If you take a screenshot of the part 7 code and look at it in a screen editor such as ZX-Paintbrush, you’ll see we’re setting attributes to black-on-black1 but not clearing pixels. This is going to cause us problems later when we start writing to the screen, so let’s address that now.
We’ll still clear the 8×8 attributes, because that happens very fast and gives a nice snappy transition. But let’s add a
ClsNirvana routine that we call afterwards:
15 16 17 18 19 20 21 22 23 24 25 26 27 28 29 30 31 32 33 34 35 36 37 38 39 40 41 42 43 44 45 46 47 48 49 50 51 52 53 54 55 56 57
; utilities.asm ClsNirvana proc di ; 1) Clear all pixels ld (RestoreStack), sp ; SMC> Save the stack ld sp, AttributeAddress ; Set stack to end of screen ld de, $0000 ; All pixels unset ld b, 0 ; Loop 256 times: 12 words * 256 = 6144 bytes LoopPixels: loop 12 push de lend djnz LoopPixels RestoreStack equ $+1: ld sp, SMC ; <SMC Restore the stack ld hl, ClsNirvanaGame ; 2) Clear 8x2 attributes ld ix, race_raster ld de, NAttrVOffset xor a ld (Col+1), a LoopAttr: ld b, (hl) xor a cp b jp z, TopRow inc hl ld c, (hl) inc hl Times: ld a, (Col+1) cp 32 jp nz, Skip xor a add ix, de Skip: inc a ld (Col+1), a Col: ld a, (deltas-1) ; NIRVANA_org+8957 (65280, $FF00) ld (Delta+2), a Delta: ld (ix+0), c djnz Times jp LoopAttr TopRow: ClsAttrLine(0, BrightRedBlackP) ; 3) Clear top row of 8x8 attributes ret pend
This is split into three sections[I believe Einar Saukas, the author of NIRVANA+, gave me the original version of this routine, although I’ve hacked it about several times since. Thanks, Einar![/note]:
- Pixel clear: This uses a faster, stack-based way of block copying bytes than we used in the
ldir-based ClsAttr routine (part 3).
- Multicolour attribute clear: This is the fiddly one. there are 2944 ($B80) multicolour attributes, and they aren’t laid out contiguously in memory. In fact the attributes for column 7 aren’t even near the attributes for column 8, for example. Every line of attributes is laid out 82 bytes after the previous line, moving down the screen. To find anything else, we need to use the
deltaslookup table that NIRVANA+ handily provides. The upshot is that we need a slightly more complicated routine to set these attributes. This section uses a colour table for more flexibility. I’ll talk about this in more detail in a minute.
- Top row attribute clear: In NIRVANA+, the top row of attributes are always rendered with standard 8×8 attributes. The third section does this. Here, I’m setting them to red, because the arcade Galaga displays red status text on the top row. You can configure NIRVANA+ to render some of the lower rows with 8×8 attributes too. The main advantage of doing this is to to reclaim some of the processor time used for drawing the attributes for your user code, if your program design can get away with not having multicolour over the full screen. For this reason, I’m being slightly flexible and writing this section with a macro, which allows me to specify the row I want to clear2:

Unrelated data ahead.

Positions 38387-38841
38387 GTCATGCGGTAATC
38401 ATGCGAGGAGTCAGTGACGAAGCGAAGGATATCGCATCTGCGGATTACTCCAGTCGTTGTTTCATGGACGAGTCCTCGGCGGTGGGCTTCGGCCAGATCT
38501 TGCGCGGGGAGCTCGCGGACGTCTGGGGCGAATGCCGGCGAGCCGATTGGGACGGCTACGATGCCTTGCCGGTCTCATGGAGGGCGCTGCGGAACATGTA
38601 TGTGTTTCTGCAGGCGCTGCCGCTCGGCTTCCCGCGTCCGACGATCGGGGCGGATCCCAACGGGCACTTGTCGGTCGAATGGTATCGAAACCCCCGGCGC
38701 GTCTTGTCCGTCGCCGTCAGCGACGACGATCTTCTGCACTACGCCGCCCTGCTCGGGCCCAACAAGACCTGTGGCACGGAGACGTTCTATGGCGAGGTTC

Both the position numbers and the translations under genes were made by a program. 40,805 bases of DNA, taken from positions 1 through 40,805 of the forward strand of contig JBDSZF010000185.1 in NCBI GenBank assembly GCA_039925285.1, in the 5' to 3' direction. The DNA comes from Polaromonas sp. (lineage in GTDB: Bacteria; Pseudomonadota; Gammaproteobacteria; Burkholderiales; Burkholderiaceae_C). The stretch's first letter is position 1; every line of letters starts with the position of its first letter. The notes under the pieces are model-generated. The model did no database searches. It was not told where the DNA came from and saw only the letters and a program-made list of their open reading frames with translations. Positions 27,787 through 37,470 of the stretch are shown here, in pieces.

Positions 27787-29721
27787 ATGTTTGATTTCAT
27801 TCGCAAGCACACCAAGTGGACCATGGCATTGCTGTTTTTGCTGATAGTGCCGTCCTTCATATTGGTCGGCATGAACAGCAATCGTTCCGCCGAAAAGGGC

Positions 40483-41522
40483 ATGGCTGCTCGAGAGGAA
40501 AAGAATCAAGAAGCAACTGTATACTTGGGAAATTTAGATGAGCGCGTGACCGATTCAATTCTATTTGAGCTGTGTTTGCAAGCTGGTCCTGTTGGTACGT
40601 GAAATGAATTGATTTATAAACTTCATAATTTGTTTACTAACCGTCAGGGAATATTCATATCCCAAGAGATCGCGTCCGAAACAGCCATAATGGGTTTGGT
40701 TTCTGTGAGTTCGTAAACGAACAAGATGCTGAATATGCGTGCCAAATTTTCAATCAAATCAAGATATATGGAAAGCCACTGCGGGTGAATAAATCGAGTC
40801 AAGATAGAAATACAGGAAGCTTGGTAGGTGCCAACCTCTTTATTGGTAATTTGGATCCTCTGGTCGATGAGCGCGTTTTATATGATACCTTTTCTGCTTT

21 22 23 24 25 26 27 28 29 30 31 32 33 34
; macros.asm ClsAttrLine macro(Line, Colour) if Colour = DimBlackBlackP xor a else ld a, Colour endif ld hl, AttributeAddress+(Line*32) ld (hl), a ld de, AttributeAddress+(Line*32)+1 ld bc, 32 ldir mend
I usually set any pixels and 8×8 attributes at the end of setup routines, as they can sometimes display earlier than the multicolour parts, particularly if you have NIRVANA+ turned off while you do the setup. I don’t think it matters much here, but it’s helpful to keep this as the last section of
The colour table used by the second section looks like this. It consists of pairs of bytes, with a zero byte terminator. The first byte of each pair is a count, and the second byte is a colour. The counts should add up to 2944. By all means make them add up to less, but if they add up to more, code will get overwritten and weird things will happen. Be warned!
Here, I’m setting the second character row to white on black (32 columns x 4 attribute lines = 128), as we’ll display scores here. The rest of the screen will get cleared to yellow on black. Our bullets will probably be yellow, and this might make the drawing code slightly easier if the screen is already the right colour.
35 36 37 38 39 40 41 42 43 44
; database.asm ClsNirvanaGame proc db 128, BrightWhiteBlackP loop 11 db 255, BrightYellowBlackP lend db 11, BrightYellowBlackP db 0 pend
The sprites (only the ship, so far) have their own background and foreground colours, and will always overlay attribute values written this way, so we don’t need to worry about them here.
I defined a whole bunch of colour constants uing
equ. This lets us refer to named foreground and background colours when we hardcode them. Check them out on line 81 of constants.asm, if you’re interested.
If you want to see at least some visible change, play around with the
ClsNirvanaGame colour table. It can be as long or complicated as you like! See if you can make a blocky pattern out of individual attributes. I used this technique to animate clouds on the Jet Power Jack main menu—notice how both the blue and white clouds go behind most of the graphics, but go in front of a few parts – the letters p, e and k in the title, for example:
Yes, this really is the 406th version of Jet Power Jack, and counting3. One day it will get finished and released…
That’s all for today! Let’s get fancy with proportional fonts next time 🙂
- Actually, we’re setting 8×8 attributes to black-on-black, but not the 8×2 multicolour attributes. The latter just happen to be black anyway when the program is first loaded, but they probably won’t be always be—for example, if we write code later to restart the game.
xor ais a slightly faster way of writing
ld a, 0.
- Specifically, my 406th git commit.